Scottish-born economist - Angus Deaton - recently published his new book - An Immigrant Economist…
The global recession is presenting a new dilemma for the first world which will have significant impacts long after growth has returned. We saw in recent years that the price of oil rose sharply as the demand of energy from emerging nations skyrocketed. While we clearly have a short-term incentive at least for China to redirect its economic energies into domestic growth to give our export sectors a boost there will be implications of this that we might not have bargained for. Do we really want an extra 1 billion or more people to be as rich as us? It is a case of being careful what you wish for …
The rapid growth in China and India over the last decade was driven by their export-oriented growth strategy. While the rest of the world was growing strongly, China was selling us cheap textiles and other manufactured goods. Their cheap (anti-union) labour guaranteed they could almost always undercut manufacturing costs in countries which pursued more sophisticated attitudes to the workforce (that is, higher wages, better conditions). While some of this growth clearly created spillovers whereby living standards in China were increasing more generally, the benefits of the growth did not solve the poverty problem in rural China. A new “coastal” middle-class elite emerged to share the spoils and that elite began to demand energy and other finite global resources in the same way that richer economies behave.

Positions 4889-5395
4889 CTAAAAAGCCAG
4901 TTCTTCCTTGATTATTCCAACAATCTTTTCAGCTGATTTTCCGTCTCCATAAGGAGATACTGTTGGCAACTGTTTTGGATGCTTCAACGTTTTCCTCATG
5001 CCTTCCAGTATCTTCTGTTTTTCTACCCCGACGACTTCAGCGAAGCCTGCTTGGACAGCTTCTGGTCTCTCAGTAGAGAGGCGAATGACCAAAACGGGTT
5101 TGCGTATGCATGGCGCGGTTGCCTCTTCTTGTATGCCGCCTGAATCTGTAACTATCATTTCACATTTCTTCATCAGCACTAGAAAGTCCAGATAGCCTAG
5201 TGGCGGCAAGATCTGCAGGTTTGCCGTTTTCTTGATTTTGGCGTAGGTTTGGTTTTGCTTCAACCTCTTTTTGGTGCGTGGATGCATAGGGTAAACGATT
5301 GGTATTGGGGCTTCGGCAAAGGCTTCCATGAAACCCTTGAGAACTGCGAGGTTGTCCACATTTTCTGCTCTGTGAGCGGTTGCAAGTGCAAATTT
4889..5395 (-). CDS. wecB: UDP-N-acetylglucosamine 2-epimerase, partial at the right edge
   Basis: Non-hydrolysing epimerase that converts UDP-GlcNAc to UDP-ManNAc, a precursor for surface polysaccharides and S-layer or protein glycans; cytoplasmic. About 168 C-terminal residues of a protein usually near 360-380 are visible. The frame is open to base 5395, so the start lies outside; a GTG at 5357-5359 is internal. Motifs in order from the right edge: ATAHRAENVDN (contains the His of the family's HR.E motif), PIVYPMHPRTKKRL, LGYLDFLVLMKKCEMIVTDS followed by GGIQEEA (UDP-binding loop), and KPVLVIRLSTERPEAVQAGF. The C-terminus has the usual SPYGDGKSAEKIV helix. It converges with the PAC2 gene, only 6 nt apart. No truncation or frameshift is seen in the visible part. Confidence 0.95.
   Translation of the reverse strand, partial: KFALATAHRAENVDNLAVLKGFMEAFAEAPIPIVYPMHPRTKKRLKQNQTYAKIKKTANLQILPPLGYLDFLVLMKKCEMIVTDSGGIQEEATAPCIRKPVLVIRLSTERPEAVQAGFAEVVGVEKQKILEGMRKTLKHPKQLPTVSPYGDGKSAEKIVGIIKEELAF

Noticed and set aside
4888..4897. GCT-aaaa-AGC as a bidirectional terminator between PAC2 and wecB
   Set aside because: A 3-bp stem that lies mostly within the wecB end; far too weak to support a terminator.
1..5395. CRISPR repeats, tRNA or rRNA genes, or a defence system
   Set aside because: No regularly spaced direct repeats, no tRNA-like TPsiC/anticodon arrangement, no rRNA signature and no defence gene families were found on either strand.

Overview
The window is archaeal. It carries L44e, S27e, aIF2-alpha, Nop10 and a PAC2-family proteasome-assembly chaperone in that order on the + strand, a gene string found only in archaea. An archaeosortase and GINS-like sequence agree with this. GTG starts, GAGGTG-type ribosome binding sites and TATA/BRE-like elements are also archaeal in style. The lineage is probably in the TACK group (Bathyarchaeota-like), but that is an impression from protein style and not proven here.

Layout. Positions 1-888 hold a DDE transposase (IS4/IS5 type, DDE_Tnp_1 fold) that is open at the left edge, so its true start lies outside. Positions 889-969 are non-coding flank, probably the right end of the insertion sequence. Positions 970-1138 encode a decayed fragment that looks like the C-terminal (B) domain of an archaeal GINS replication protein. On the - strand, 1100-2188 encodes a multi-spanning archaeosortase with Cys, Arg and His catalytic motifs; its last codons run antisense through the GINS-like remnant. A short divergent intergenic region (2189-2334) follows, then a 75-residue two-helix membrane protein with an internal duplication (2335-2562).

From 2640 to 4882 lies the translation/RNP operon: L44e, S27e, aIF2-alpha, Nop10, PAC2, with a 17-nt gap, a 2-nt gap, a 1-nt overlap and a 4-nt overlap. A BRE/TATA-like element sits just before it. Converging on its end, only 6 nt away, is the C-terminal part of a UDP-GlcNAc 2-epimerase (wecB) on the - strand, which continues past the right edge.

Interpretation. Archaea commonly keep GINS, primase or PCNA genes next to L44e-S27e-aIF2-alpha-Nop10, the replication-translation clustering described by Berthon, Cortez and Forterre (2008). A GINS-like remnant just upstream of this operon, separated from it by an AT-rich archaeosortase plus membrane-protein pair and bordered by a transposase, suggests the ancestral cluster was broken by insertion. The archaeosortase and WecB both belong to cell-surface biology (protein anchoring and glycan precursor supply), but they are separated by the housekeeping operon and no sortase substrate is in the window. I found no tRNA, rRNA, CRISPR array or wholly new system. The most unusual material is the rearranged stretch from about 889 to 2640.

Australia enjoyed strong demand for our primary commodities as part of this energy binge in China. But the problem is, and this generalises to all first world countries, the richer that China becomes the greater will be the fall in our living standards unless we change our own behaviour significantly. And given the huge wealth and income inequalities that persist in the advanced industrial countries such as the US and Australia, the negative impact will be disproportionately borne by the poor but will also impoverish demographic groups that have up until now been considered more fortunate.